The Last Run of the California Zephyr

In the late 1960s, the California Zephyr was one of the best-patronized long-distance trains in America. But it still lost money for the Western Pacific, which was a marginal railroad to begin with. So WP petitioned to discontinue the train and finally received permission to do so in 1970. This hastily printed booklet explains to passengers why the railroad couldn’t afford to keep running the train.

Click image to download a 3.1-MB PDF of this 12-page brochure. Click here to download a non-OCR version.

Apparently, the Interstate Commerce Commission would refuse to let railroads abandon money-losing trains if those trains were somehow vital to transportation in the communities those trains served. The brochure quotes the ICC decision saying that most “passengers are attracted to trains by aesthetic, rather than utilitarian considerations” and the train “is primarily a Sight seeing excursion.” As an economist, I have to quibble that it doesn’t matter what people are using the train for; if they ride it, it is producing some value for them and the government should discriminate between values it considers worthwhile and ones that it does not.

The last run of the California Zephyr at Midway, California, only has three sleepers, but it also has six dome cars to accommodate passengers eager for a last view of the Feather River Canyon from the rail line. Click image for a larger view. Photo from The Best of Our Past.

However, the brochure also notes that the Western Pacific’s losses on the train have ballooned from half a million dollars in 1966 to $2.5 million in 1969 (more than $12 million today). The ICC noted that the railroad’s profits were just $6 million in 1968, so the railroad would have to devote all of the profits it earned from freight operations for much of the year just to support one train.

Of course, the other solution was to raise fares to cover costs. But ridership had fallen by 50 percent between 1960 and 1968, and higher fares would have dragged ridership even lower. Today, lots of rail fans would gladly pay $1,000 to ride a dome car through the Feather River Canyon, but in 1970 dome trains were still common. The sad decision to discontinue the train was a severe blow for passenger train advocates in 1970, but it was probably the right one.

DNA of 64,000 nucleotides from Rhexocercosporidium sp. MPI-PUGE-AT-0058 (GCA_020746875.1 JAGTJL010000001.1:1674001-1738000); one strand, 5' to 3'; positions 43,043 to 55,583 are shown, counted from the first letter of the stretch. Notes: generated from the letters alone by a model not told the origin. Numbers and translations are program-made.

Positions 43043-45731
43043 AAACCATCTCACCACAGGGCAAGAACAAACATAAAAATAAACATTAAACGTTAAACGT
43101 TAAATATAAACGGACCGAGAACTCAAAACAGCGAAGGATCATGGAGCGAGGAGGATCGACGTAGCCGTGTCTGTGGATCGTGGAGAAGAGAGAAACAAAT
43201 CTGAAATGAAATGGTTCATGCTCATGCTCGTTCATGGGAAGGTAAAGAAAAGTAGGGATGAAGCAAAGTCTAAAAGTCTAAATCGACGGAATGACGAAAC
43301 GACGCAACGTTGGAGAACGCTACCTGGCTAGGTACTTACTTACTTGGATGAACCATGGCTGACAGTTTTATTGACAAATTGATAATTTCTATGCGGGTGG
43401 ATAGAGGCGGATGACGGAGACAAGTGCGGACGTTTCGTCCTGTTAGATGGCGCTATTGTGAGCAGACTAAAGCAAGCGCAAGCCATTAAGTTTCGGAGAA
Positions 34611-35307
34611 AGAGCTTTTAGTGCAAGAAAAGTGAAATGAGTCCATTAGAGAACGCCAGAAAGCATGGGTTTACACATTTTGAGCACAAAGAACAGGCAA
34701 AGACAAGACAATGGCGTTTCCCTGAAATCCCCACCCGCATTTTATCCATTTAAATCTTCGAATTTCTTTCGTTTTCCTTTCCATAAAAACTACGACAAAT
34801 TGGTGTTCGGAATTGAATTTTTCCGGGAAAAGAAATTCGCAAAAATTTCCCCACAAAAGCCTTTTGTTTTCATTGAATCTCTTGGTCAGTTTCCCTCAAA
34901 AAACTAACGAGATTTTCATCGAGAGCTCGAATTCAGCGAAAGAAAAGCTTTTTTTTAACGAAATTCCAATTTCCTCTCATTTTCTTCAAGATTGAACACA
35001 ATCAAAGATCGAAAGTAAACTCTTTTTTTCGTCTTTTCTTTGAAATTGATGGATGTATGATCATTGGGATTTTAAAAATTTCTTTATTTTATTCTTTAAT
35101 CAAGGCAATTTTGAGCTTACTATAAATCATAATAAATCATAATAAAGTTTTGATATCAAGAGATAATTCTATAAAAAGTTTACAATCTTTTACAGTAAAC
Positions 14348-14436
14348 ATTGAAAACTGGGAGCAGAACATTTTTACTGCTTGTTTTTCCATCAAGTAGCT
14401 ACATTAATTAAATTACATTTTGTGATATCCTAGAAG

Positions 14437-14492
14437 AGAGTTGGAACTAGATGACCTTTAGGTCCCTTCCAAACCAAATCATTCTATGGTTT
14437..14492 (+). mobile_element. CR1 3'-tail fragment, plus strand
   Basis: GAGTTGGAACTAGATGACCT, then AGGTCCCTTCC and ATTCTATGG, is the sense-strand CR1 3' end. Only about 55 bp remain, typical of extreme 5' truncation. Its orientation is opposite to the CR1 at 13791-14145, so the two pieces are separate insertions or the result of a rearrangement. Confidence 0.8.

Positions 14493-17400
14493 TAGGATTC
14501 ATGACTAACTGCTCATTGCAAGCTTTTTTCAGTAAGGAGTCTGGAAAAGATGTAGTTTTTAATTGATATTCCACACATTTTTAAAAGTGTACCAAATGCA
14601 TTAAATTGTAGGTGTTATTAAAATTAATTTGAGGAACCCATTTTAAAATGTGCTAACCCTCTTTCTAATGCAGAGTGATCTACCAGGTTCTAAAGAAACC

The Last Run of the California Zephyr — 1 Comment

  1. The biggest problem for the WP was that it didn’t pass through cities of any size from from Salt Lake until it reached Sacramento. There was very little local traffic, and the long distance passengers primarily loaded at several Bay Area stations and Salt Lake. There were almost no connecting lines between those two terminals so there was no interline traffic either. The same situation affected freight operations as well and contributed to the WP always being in shaky financial condition.

    As the ICC alluded, the equipment was 20 years old in 1969 and in dire need of replacement. Even if the Rio Grange and Burlington were willing to order new equipment, the WP had no money to make that kind of capital expenditure. Pullman was out of the railroad passenger business by 1965, and Budd was only making subway and commuter cars. Where new cars could have been made is open to question even if the railroads had the will and money in 1969. I rode the Zephyr several times in the late 50’s and 60’s and really loved that train. Unfortunately, the equipment, even though well maintained, was worn out and increasingly unreliable by 1969.

    It’s too bad, but passengers trains really were a dying breed, and there was no way to save them. We’ve seen with the long, money losing, taxpayer dollar support history of Amtrak that a single railroad had no hope maintaining a passenger train like the Zephyr. RIP, Zephyr. At least I had the chance to ride before it vanished into memory.


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